He's currently the game's best winger, but Blake Ferguson has been granted a long-held wish of being centre stage at Parramatta.
Ferguson will play centre for the first time in over two years when the Eels host neighbourhood rivals Penrith at Bankwest Stadium on Thursday.
It's a position the big-money star has been begging coach Brad Arthur to play for most of this year, despite winning last year's Dally M winger of the year award.
"He's been wanting to play for a while there. Tells me he's the best centre in the game, so we'll see," Arthur said on Wednesday.
Asked whether he thought Ferguson could be, Arthur said: "He can do anything, that bloke if he puts his mind to it."
It was only during his premiership-winning campaign with the Roosters last year that Ferguson became just the third player to crack 5000 metres in one season.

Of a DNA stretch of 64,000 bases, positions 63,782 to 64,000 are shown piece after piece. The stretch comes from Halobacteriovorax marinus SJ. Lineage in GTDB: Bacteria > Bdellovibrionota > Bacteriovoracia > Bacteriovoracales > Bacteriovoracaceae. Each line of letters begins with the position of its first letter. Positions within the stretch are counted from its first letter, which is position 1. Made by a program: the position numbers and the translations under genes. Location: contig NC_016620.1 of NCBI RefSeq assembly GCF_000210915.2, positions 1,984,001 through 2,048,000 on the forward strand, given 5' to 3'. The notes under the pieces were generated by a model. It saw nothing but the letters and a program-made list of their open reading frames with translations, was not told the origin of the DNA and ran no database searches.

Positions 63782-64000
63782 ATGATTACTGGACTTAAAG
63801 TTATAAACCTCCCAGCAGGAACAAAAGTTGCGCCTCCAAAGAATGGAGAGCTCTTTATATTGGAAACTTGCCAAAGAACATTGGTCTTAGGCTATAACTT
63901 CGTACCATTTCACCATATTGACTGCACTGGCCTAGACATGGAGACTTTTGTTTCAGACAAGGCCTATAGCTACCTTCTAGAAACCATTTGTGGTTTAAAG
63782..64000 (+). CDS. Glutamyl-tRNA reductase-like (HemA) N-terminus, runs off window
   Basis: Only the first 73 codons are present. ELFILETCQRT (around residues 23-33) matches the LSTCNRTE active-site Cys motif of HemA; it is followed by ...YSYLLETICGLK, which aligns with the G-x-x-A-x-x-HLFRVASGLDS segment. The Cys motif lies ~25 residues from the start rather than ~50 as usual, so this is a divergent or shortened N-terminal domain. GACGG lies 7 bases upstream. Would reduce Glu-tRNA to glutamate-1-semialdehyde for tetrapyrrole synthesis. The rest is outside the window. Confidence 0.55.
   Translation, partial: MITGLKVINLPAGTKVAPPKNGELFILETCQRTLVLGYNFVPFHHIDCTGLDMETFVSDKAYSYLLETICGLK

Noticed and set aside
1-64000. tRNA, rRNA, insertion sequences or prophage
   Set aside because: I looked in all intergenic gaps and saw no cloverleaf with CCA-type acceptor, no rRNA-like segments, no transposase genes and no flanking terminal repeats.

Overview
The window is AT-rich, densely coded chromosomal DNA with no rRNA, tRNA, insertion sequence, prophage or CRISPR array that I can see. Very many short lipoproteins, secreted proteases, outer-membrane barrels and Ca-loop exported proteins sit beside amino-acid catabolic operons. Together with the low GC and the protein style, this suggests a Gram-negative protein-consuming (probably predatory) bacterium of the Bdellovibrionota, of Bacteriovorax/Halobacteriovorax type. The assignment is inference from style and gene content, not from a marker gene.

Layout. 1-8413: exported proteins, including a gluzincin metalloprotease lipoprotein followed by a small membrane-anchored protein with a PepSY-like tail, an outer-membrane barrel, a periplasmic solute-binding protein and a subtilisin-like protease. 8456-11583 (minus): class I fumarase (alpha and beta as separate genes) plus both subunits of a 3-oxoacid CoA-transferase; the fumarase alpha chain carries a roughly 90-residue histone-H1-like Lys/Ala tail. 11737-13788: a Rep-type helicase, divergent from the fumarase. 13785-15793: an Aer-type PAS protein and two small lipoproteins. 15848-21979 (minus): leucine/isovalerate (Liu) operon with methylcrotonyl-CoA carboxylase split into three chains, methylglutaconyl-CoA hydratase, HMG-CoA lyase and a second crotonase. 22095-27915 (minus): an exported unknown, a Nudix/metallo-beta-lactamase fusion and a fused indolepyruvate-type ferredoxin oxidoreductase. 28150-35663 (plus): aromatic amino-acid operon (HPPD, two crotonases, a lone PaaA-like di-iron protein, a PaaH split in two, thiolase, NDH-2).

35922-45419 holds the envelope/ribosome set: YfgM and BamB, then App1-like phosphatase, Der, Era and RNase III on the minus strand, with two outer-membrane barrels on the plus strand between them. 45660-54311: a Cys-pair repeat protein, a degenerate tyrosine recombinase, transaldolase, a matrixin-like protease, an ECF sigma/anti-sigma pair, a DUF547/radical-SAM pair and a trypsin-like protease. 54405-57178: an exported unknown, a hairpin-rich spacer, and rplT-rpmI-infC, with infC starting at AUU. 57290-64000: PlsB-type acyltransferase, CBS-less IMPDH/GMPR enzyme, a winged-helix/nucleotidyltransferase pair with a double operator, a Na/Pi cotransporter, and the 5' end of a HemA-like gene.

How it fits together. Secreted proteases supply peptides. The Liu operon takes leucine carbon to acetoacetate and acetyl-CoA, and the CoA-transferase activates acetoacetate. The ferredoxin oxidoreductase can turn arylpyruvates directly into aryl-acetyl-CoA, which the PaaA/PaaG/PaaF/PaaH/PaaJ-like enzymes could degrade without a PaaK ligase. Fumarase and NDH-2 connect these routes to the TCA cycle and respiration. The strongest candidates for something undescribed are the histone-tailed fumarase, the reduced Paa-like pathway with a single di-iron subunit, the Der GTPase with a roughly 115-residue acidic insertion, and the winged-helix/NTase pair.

However the return of George Jennings last week opened the door for Arthur to experiment with shifting one of his best players into the three-quarter line.
"George was one of our better backs last year, and so it's trying to fit them all in, and Fergo's been wanting to have a crack in the centres," Arthur said.
"We haven't had the opportunity so we'll give him the opportunity this week. We're happy with our wingers returning the ball and get their metres.
"We need to do what's best for the team and it wasn't best for the team before, but now we've got George and Maika (Sivo) who can play that role.
"Fergo's going to be one of those centres that's busy and go to the ball, so his involvement's not going to drop."
The decision comes just days before Ferguson finds out whether his exile from the NSW State of Origin team will end.
The 29-year-old considered a serious contender, along with Canberra's Nick Cotric, for the vacant wing spot due to Tom Trbojevic's injury.
"I haven't thought of it, and he hasn't talked to me about it. His priority is playing well for the Eels and for his teammates, playing for his jersey," Arthur said.
"If that helps him or hinders him, it's not really a factor in what decisions we make here."
Australian Associated Press